The good (red), and the not so good (blue), from Global Insight.
“Our command over resources in the world is measured by our real income, not real GDP. Improved terms of trade–cheaper imports–raises our real income even if it does not affect productivity or output. The goal of economic policy should be to maximize the present value of real income. It’s just as important to give US consumers access to cheap foreign goods as it is to make real GDP bigger.”Business Week blogger Michael Mandel:
“Now, this is a fascinating alternative perspective, since it seems to imply that real income growth should be the headline number for economic policy, and not real GDP growth.”
The graphs above show: a) real GDP growth, which was only 0.70% in the first quarter of 2007, and was 2-2.5% in the last three quarters of 2006, and b) the annualized growth rate of monthly real disposable income over the same period, which has grown at above 4% for the last two quarters. Over the last 10 quarters, real GDP growth has averaged 2.9% compared to 3.4% for real disposable income, or at a half percent higher rate.
Bottom Line: According to real disposable income, the U.S. economy is doing quite well and is growing at a healthy 4% rate this year, but that economic health and vitality is apparently not being captured by real GDP growth, which measures production. We should pay more attention to real income growth, and less attention to real GDP growth.
Number of hotel rooms, entire country of India: 100,000
From today’s NY Times:
“Marriott International Inc., the top U.S. hotel operator, said today it would more than triple its hotel portfolio in India by the end of 2010 as it cashes in on rising business and leisure travel. Marriott, which manages nearly 2,900 hotels under brands including Ritz-Carlton and Residence Inn, will manage 21 properties by 2010 in India’s underserved market (Marriott Mumbai pictured above).”
From today’s Hindustan Times:
“The Marriott properties in India will cut across Mumbai, Goa, Hyderabad, Chennai, Bangalore, Gurgaon, Noida, Kolkata, Ahmedabad and Pune. In all, the 21 properties will offer 5,222 rooms. The idea is to cater to all kinds of demands, both from customers within India as well as from other countries.”
Bottom Line: As globalization and outsourcing increase India’s income and standard of living, its demand for U.S. products and services increases. Exhibit A: Marriott’s expansion in India.
1. Create your own fireworks display here on your computer screen, turn up the volume and go crazy!
2. From today’s WSJ: Nearly all the celebratory explosions set off by Americans — from the lowly New Year’s firecracker to next week’s mighty Fourth of July mortar — originate in Liuyang, China, a county nestled into the red hills and bamboo forests of Hunan.
What would Lou Dobbs and the protectionists say about using foreign fireworks to celebrate the 4th of July? Doesn’t the outsourcing of fireworks to China cost a lot of American jobs?
There are several previous CD posts on congestion pricing for traffice: here, here and here, based on the principles that: a) anytime you have congestion it’s because of a failure to apply market pricing, and b) market pricing helps to elminate or reduce congestion.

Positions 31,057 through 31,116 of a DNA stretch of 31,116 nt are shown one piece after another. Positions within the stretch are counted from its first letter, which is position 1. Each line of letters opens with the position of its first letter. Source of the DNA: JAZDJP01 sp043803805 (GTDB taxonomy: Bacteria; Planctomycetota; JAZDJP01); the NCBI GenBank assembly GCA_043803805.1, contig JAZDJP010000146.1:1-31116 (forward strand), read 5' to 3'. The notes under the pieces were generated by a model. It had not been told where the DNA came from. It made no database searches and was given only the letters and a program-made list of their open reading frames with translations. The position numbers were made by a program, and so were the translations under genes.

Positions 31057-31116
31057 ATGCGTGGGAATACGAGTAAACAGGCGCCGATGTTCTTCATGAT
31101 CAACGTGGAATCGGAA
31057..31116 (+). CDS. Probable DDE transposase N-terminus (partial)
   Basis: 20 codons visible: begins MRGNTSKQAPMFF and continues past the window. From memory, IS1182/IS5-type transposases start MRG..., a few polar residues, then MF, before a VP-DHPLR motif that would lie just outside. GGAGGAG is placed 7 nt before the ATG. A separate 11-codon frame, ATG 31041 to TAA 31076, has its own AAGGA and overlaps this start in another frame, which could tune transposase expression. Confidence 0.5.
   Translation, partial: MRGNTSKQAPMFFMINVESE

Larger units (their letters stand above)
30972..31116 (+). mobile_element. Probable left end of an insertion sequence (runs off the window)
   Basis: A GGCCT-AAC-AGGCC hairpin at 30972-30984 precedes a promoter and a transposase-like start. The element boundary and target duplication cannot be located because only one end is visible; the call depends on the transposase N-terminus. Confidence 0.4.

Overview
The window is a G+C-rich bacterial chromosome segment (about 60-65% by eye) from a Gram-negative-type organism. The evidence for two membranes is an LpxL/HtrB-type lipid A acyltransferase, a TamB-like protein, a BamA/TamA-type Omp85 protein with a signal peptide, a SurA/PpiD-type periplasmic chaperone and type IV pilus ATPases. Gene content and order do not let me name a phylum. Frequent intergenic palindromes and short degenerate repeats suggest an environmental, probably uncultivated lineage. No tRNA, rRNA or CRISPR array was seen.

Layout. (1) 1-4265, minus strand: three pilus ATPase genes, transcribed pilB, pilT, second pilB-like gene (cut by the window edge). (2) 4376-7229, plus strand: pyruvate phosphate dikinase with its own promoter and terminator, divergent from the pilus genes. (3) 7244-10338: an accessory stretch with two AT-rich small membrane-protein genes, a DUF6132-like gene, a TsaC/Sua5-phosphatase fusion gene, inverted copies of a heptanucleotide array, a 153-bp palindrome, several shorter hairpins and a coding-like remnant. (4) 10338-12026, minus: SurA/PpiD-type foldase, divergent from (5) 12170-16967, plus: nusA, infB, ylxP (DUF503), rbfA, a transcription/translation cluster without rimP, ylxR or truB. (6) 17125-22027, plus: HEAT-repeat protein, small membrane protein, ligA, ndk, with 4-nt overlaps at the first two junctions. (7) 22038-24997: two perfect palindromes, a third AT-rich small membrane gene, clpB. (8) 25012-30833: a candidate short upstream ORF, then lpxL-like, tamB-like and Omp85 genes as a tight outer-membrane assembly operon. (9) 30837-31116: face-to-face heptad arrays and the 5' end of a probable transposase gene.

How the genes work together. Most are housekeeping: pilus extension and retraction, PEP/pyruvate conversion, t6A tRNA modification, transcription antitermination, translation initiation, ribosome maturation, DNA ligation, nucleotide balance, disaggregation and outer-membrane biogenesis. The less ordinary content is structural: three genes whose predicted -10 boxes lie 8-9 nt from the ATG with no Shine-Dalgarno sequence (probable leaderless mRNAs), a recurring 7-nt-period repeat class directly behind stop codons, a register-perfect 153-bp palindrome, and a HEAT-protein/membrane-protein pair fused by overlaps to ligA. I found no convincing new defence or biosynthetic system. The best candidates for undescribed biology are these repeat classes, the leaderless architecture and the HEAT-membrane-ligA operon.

The WSJ has an article about congestion pricing on I-394 in Minneapolis that introduced HOT (high-occupancy toll) lanes in 2005, where tolls range from 25 cents to $8, varying with the amount of congestion in order to keep traffic moving along at close to 55 miles an hour.
“HOT lanes work like this: Sensors in the pavement track the number of cars and their driving speed. When traffic slows, computers increase the toll to discourage other cars from entering the lanes. Toll amounts are displayed on huge digital signs and debited from an electronic smart card inside the driver’s vehicle. At the height of rush hour, drivers can pay around $3 to $5. Carpoolers, buses and motorcycles still use the lane with no toll.
Now the idea is picking up speed across the U.S., with plans under way in more than a dozen cities and states. If all of the express lanes are built, millions of American commuters could face less driving misery every day.”
Now who would have expected the People’s Republic of Minnesota to be at the country’s forefront of market solutions to traffic congestion? See a previous post here on Minnesota’s anti-market solutions to textbook pricing and foreign-made flags.
Traditional philanthropy is collective, tribal, even. The donor feels noble; paternalism reigns; poverty is perpetuated. Extending the institutons of economic liberty — even to the limited degree that this has occurred in China and India — has done more good than would have been achieved had Mr.Gates liquidated Microsoft and shipped all that money to Africa.
The tragedy of Gates-style philanthropy is less that it will do little good but, rather, that he has abandoned the entrepreneurial skills used so creatively in his truly significant wealth-creation work at Microsoft. Had he employed similar skills in dealing with the problems of Africa, he would not simply replicate the tried and failed policies of traditional paternalistic aid. Rather, he would be examining the barriers — political, cultural, tribal — that block entrepreneurial activity throughout Africa and explore ways to remove them. Could we, for instance, out-compete the oligarchs and tyrants by creating prizes that would bypass the bureaucracy and achieve success in health- and wealth-creation, in reducing corruption?